Update by Dr. Lemma Degefa (LWF Ethiopia – Country Representative)
The LWF Ethiopia operations in Dollo Ado camps are working round-the-clock to stave off an acute health crisis in the camps in Dollo Ado with the provision of water and santiation activities. Doing so is one of the most difficult tasks considering the over population and culture and tradition of the community. The three camps (Boklamaio, Melkadida and Kobe) are filled to capacity with the fourth one (Helawen) also quickly reaching it max, with still incoming civilians who have fled from drought, famine and conflict in neighbouring Somalia. During the day the heat is stifling. At night the winds are strong enough to overturn makeshift dwellings and cold enough to give a child pneumonia or worse.
The number of refugees entering Dollo Ado has dropped to 50-150 people/day during the month of August. There are speculations that this could be due to emergency response in Mogadishu. Others suggest that the influx may resume after the end of Ramadhan (Muslim fasting period). The total number of refugees as at now stands at 120,000 people. 200 Refugees are in the Reception Center waiting for screening – a pre-registration process conducted by ARRA (Administration for Refugees and Returnees Affairs). After pre-registration formal registration takes place, jointly, by ARRA and UNHCR, which takes a day or two, depending on the number of influx. Right after the registration, the refugees are transported to a Transit Center, some 7.7 Kms away from the reception center, where they will stay until they are relocated.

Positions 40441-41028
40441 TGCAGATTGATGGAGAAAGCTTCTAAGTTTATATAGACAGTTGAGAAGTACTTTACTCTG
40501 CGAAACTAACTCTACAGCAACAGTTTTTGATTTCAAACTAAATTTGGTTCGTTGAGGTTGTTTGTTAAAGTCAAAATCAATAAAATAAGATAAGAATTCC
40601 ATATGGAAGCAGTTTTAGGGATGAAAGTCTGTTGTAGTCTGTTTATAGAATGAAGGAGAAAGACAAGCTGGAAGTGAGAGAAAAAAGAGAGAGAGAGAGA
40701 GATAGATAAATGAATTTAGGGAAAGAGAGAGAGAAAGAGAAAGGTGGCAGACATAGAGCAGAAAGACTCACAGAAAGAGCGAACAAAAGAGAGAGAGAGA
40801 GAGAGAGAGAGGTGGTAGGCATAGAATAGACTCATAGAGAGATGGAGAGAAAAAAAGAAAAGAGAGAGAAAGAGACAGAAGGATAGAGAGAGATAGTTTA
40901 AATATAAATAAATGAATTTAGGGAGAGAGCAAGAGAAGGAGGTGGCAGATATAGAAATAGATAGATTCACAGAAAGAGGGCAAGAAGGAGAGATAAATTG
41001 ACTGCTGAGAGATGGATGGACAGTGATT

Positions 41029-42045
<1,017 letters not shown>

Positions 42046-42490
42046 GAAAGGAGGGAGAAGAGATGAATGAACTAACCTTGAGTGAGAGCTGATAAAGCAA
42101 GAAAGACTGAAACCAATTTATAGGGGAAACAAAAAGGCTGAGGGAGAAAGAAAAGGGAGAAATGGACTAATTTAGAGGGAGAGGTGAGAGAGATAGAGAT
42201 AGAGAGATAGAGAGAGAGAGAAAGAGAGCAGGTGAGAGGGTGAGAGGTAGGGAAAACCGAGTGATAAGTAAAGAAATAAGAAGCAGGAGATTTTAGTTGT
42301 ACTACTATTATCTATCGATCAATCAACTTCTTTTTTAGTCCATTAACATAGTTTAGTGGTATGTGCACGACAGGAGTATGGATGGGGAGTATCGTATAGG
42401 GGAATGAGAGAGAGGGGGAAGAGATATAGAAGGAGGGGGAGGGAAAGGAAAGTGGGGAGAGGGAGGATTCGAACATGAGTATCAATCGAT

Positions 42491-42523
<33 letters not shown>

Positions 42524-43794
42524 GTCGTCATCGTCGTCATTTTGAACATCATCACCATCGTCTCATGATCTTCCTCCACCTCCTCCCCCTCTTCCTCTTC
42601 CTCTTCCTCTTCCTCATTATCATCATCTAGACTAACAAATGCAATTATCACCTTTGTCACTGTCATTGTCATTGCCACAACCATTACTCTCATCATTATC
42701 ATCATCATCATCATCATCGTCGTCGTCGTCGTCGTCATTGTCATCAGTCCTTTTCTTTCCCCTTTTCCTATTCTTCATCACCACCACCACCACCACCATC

Currently, the Transit Center has 7000 refugees waiting to be relocated to the newly opened fourth camp (Helowen), about 40 kilometers away. Two weeks ago, the number of Refugees staying in the Transit Center was 14,000 in a heavily overcrowded situation. The newly setup camp, Helawen, has a capacity of 40,000 Refugees, it being divided into two, Camp A and Camp B. LWF is setting up its sub-office in this Camp to implement sectoral activities namely: environment, livelihood, Youth and Adolescence life-skill training in Kobe and Helawen. LWF is further requested by UNHCR to build two primary schools in two camps, Helawen and Melkadida, with HCR funds. Negotiations are still on-going to finalize the agreement.
At the time LWF began intervention, mid July, there was acute shortage of water at the Transit Center, caused by the increase in the number of refugees, and limited capacity of the hand-dug well and its solar power.
As a matter of priority, LWF upgraded the pumping capacity with a provision of a new generator, as well as, began water trucking. LWF also replaced a damaged reservoir (see photo) and raised the quantity of pumped water to the two reservoirs from 25,000 liters/day to 40,000 liters/day. Both UNHCR and LWF also used additional trucking system to overcome the serious shortfall.
As of last week, the water trucking system to the transit center has been reduced from seven trucks of 18,000 liters a day (4 by UNHCR and 3 by LWF), to one truck a day by each organization. This is partly, because of the Refugee relocation to Helowen camp and partly, the increase in the amount of pumped water. The water distribution ratio at the Reception Center is more than 25 liters of water/person/day whereas; at the Transit Center its 15.71 liters/person/day.